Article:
Lately, it seems everyone is binge watching something. Whether you are churning through Game of Thrones, Breaking Bad, or something else it can be fun. In fact, according to Deloitte, 73% of people have binge watched and the average time they spend doing so is five hours at a clip. The bad news - other studies have found the more you binge watch, the lower quality of sleep, greater symptoms of insomnia and higher fatigue. The way people behave is interesting and perhaps that is one reason behavior analytics are being used more in banking and the broader corporate world.
Many information security experts point out that one of the biggest security vulnerabilities is the human employee. Hence, behavior analytics are becoming the life blood of information security and especially within banking.
Understanding where risks are surfacing in the technology layers of your bank typically requires a vast amount of data. Crunching all of this as you include a focus on users can help prevent malicious or more innocent insider threats. By determining whether employee activities are consistent with normal behavior, your teams can more readily correct issues before they get too large.
Research firm IDC predicts that in 2017
, behavioral analytics across compliance, fraud, cyber detection and prevention will be installed at 15% of banks. This will help banks avoid losses, regulatory fines and sanctions. In fact, banks have already made a big start in the fraud space, with FICO having introduced behavioral analytics in the early 1990s. It now is used to analyze 67% of the world's payment card transactions for fraud.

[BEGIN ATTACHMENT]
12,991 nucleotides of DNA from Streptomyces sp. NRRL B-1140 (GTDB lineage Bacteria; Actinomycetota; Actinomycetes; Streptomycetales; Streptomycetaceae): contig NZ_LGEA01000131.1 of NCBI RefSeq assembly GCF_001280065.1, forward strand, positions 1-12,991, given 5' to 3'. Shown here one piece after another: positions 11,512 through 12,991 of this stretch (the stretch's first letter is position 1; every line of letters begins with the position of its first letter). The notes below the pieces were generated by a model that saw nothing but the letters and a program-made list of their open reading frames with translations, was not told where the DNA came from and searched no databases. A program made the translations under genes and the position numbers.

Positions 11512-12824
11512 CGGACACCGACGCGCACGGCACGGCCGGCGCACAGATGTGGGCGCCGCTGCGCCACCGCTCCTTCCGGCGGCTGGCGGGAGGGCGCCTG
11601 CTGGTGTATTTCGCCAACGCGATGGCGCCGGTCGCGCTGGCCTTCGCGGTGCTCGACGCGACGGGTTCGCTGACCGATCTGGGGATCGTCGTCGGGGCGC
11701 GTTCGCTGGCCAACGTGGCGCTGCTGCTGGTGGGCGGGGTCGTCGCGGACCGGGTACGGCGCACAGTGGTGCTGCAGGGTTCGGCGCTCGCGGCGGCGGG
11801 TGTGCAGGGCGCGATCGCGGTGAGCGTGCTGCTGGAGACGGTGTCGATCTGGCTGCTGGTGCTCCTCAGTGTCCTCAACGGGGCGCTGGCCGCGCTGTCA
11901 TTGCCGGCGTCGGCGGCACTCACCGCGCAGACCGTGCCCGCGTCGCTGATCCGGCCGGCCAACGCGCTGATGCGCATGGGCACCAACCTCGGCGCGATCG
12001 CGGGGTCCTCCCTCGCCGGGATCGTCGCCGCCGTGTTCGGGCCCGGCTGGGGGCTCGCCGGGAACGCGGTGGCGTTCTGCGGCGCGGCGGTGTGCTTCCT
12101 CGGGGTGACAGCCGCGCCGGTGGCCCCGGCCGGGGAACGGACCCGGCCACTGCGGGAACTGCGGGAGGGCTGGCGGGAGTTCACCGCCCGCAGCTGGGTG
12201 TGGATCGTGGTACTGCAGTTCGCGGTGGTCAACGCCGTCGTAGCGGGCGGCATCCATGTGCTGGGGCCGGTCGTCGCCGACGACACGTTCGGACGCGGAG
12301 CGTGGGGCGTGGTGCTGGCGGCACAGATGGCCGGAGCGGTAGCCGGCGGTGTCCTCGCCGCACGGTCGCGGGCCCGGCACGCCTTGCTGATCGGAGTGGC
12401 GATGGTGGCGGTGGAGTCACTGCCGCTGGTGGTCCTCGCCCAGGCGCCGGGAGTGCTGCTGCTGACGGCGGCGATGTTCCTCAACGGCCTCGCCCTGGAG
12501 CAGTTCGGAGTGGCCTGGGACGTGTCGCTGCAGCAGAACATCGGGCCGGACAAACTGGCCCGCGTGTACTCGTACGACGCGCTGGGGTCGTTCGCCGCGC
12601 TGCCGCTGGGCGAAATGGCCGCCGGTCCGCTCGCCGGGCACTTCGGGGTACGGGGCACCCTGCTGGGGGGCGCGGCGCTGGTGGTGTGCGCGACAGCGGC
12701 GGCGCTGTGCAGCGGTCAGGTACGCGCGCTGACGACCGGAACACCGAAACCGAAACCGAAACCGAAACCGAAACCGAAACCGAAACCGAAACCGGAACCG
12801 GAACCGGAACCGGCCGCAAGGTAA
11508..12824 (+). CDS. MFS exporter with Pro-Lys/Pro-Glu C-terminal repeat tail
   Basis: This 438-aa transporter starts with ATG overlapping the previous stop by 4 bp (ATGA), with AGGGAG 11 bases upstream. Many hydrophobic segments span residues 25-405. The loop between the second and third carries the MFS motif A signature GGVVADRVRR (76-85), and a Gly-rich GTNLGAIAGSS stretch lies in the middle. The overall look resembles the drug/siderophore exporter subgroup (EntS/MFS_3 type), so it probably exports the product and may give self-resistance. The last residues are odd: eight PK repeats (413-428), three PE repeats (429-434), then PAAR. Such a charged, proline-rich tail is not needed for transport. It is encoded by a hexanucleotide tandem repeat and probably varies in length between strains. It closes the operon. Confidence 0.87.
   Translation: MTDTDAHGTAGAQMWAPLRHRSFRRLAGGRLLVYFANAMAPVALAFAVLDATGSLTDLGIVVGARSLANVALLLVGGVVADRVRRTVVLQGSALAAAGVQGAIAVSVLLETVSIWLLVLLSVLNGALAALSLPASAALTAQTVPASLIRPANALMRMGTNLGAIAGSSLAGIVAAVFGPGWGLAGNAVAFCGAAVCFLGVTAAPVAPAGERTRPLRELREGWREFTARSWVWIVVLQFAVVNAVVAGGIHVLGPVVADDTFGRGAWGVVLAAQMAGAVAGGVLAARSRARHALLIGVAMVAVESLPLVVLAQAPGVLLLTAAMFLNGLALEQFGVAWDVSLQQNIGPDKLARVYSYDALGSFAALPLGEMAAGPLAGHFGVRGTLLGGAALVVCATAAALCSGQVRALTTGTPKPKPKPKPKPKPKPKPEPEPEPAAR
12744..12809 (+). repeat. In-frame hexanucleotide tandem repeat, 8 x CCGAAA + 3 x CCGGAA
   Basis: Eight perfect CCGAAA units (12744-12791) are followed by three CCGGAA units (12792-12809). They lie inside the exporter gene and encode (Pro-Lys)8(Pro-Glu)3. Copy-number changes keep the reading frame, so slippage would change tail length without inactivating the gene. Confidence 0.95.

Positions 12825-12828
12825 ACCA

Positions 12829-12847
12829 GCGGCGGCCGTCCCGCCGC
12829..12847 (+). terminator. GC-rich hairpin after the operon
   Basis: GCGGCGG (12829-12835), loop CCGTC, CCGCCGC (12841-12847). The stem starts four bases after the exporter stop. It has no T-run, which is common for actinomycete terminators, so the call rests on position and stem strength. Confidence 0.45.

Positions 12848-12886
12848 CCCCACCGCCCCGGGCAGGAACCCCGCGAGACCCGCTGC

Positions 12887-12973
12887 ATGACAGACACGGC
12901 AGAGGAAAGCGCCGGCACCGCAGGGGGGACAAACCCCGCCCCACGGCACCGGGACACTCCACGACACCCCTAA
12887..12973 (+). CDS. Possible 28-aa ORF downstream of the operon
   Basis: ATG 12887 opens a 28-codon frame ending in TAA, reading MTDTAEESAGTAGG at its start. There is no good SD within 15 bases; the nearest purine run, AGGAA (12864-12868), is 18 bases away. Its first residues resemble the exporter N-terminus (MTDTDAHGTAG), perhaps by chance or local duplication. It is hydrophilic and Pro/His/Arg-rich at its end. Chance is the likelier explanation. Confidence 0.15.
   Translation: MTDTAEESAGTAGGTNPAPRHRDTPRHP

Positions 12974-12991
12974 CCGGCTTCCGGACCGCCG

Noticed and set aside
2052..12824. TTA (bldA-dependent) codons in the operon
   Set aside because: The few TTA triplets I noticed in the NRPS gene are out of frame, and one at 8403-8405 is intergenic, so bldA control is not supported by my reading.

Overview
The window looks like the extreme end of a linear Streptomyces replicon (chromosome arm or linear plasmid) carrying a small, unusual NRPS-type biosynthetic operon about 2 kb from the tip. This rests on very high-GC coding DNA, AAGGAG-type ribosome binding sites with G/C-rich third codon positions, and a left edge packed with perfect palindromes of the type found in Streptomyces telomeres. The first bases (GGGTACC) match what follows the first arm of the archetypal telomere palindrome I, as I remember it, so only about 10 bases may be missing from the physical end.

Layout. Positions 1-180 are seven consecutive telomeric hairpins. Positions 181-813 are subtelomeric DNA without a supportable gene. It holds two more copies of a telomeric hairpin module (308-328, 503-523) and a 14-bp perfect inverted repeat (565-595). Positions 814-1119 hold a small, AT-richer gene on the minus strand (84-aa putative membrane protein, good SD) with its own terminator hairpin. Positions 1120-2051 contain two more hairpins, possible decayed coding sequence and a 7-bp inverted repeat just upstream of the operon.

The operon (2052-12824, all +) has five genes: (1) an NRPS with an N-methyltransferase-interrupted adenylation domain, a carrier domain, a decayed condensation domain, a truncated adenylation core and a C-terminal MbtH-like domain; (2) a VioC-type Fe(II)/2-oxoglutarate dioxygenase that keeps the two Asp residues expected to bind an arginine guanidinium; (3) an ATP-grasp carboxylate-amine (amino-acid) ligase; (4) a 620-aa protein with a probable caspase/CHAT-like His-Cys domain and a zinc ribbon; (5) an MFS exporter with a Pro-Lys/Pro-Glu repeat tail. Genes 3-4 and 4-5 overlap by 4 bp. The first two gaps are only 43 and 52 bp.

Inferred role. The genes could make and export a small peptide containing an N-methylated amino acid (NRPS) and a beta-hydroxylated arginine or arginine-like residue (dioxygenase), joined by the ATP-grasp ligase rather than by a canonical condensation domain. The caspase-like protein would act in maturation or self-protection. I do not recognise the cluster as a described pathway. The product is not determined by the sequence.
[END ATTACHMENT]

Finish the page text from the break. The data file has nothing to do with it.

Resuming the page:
Behavioral analytics has also become a prominent area for cybersecurity defense, with many vendors emerging in this space. Behavior analytics in cybersecurity is defined as using software tools to detect patterns of data transmissions in a network that are out of the norm. The theory is that the analytics tool would detect the anomaly and alert managers, who would stop the unusual behavior or breach.
While the market for user behavior analytics is still relatively nascent, it is quickly gaining steam according to 451 Research. Adding artificial intelligence (AI) and machine learning technologies eventually will help banks take a more proactive approach to corporate defense.
It's no secret that community banks are spending more for cybersecurity, but CIOs will continue to struggle to balance cyber investments against managing risks to the core business.
Behavioral analytics is also increasing as phishing scams become more convincing and connect with their intended targets more. Behavioral analytics relies upon anomaly detection to identify patterns that do not conform to those statistically expected. In the context of security, such anomalies might represent a variety of threats. These include intrusions to networks by an impostor, unwarranted escalation of privileges, and transmission of sensitive corporate information across irregular channels.
Perhaps it is time to start exploring the benefits of behavioral analytics. It could be yet another step to help keep your bank safe without breaking your IT budget.